The suppressive action of caffeine on l,-type Ca current (Ica) in smooth muscle cells of the guinea-pig urinary bladder was investigated using the whole-cell patch clamp technique. Caffeine (5–30 mM) suppressed Ica, the effect having two phases: a rapid and transient suppression of Ica, which was followed by a sustained suppression. When intracellular Ca+ was strongly buffered by the Ca+ chelator EGTA (20 mM) or BAPTA (5 mM) in the patch pipette, the transient suppression of Ica was abolished, whereas the sustained effect remained. Similarly, inclusion of both 10 mM procaine and 1 mg/ml heparin in the patch pipette blocked the transient suppression of Ica, but did not block the sustained effect. The degree of the sustained effect of caffeine on Ica was dose-dependent with a κd of 20 mM. Application of the cyclic AMP analogue, 8-bromo-cyclic AMP (100 μM) or forskolin (10 μM) to the bath failed to mimick the sustained suppression of Ica, suggesting that inhibition of phosphodiesterase activity was not involved in the caffeine action. The steady-state activation curve remained unchanged by 10 mM caffeine but the steady-state inactivation curve was significantly shifted in the negative direction by 15.6 mV in 1.8 mM Ca2+ solution or by 10 mV in 1.8 mM Ba2+ solution. From these results it appears that caffeine inhibits L-type Ica via two mechanisms: (1) it releases Ca2+ from an internal store causing a transient Ca2+-mediated inactivation of the Ca channel; (2) it inhibits Ca channel via a mechanism that does not require such a Ca2+ release. It is possible that caffeine suppresses Ica through a preferential binding to the inactivated state of l-type Ca channel.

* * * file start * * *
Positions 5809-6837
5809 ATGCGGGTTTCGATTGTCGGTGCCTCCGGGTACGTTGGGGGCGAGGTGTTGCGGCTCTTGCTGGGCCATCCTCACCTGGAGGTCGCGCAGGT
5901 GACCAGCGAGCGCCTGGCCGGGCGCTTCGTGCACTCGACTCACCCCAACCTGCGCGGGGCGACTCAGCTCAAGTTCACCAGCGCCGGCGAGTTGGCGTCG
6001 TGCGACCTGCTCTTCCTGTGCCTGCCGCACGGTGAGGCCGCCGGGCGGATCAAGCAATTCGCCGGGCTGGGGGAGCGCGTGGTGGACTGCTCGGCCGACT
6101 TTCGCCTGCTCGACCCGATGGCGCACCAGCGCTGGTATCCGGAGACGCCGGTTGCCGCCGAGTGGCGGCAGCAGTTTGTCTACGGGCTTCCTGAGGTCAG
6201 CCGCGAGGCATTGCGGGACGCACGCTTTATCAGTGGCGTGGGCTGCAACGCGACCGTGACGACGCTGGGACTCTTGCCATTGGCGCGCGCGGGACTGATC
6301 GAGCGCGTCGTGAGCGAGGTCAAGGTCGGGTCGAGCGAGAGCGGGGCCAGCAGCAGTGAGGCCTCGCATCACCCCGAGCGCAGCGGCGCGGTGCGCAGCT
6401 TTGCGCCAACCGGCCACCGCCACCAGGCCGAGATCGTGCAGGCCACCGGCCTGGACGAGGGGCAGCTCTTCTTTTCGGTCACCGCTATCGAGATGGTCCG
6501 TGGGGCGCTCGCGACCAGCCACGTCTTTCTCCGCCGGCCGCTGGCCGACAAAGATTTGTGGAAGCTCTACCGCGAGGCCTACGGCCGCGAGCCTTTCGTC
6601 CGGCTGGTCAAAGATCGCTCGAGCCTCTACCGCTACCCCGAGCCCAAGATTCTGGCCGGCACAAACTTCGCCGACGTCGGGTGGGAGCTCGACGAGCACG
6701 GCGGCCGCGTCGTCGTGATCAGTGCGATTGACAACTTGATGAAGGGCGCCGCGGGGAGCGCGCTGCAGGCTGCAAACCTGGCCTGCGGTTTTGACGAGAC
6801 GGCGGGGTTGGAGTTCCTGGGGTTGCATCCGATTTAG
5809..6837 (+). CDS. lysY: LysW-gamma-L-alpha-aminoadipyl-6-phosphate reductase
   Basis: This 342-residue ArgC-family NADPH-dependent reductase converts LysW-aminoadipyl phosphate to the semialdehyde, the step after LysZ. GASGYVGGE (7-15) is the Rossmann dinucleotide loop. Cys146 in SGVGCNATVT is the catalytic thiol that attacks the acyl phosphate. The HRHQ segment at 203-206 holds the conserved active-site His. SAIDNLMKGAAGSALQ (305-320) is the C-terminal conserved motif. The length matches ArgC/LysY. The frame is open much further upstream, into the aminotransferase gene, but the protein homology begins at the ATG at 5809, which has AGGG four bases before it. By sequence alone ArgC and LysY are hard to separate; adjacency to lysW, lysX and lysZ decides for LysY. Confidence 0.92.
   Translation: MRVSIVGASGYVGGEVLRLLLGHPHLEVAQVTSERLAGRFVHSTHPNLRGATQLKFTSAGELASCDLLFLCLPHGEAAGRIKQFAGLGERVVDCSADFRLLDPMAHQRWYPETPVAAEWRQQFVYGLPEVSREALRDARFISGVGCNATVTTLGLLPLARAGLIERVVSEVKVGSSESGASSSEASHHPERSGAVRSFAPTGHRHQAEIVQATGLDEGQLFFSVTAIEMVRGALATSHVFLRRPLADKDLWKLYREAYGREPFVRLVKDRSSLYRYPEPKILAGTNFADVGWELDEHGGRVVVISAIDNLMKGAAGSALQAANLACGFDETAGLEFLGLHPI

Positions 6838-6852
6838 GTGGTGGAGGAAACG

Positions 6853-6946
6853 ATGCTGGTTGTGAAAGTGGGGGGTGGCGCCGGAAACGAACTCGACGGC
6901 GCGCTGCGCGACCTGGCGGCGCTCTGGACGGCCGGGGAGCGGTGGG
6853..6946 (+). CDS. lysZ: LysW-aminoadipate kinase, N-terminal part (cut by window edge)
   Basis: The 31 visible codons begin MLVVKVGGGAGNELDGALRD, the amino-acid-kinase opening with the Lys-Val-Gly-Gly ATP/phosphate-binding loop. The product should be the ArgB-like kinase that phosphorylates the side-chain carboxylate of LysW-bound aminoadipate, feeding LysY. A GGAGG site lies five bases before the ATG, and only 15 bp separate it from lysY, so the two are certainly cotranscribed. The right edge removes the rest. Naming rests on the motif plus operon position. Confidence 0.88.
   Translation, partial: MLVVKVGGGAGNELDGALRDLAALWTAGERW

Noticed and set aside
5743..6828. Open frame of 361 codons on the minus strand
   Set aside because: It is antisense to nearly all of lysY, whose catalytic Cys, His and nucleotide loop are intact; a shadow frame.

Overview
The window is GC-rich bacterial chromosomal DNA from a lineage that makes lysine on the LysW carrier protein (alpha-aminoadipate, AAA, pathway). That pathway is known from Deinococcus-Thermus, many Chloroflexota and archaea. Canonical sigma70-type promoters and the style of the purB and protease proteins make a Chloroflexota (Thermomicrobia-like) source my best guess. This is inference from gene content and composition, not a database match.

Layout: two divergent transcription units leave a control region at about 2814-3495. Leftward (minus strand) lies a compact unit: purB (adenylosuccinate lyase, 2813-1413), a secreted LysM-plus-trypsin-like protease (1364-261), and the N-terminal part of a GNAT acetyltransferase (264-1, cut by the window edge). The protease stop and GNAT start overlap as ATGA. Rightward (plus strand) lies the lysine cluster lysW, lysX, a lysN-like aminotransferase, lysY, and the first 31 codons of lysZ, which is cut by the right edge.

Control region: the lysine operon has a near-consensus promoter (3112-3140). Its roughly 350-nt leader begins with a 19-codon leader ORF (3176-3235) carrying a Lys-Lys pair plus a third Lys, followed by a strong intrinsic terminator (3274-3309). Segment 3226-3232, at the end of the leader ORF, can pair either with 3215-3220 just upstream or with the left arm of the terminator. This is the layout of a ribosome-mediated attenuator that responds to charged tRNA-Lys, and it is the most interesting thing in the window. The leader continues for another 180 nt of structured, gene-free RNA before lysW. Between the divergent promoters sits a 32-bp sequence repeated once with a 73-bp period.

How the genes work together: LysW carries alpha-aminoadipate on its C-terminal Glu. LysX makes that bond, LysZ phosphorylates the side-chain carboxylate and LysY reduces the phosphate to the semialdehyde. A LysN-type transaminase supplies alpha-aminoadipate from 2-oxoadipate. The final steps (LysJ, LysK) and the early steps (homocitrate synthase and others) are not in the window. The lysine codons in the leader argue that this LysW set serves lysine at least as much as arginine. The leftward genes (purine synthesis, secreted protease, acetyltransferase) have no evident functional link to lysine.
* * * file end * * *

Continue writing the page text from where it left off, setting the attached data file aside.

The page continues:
Smooth muscle Urinary bladder Ca Channel Caffeine Voltage dependent Cyclic AMP EGTA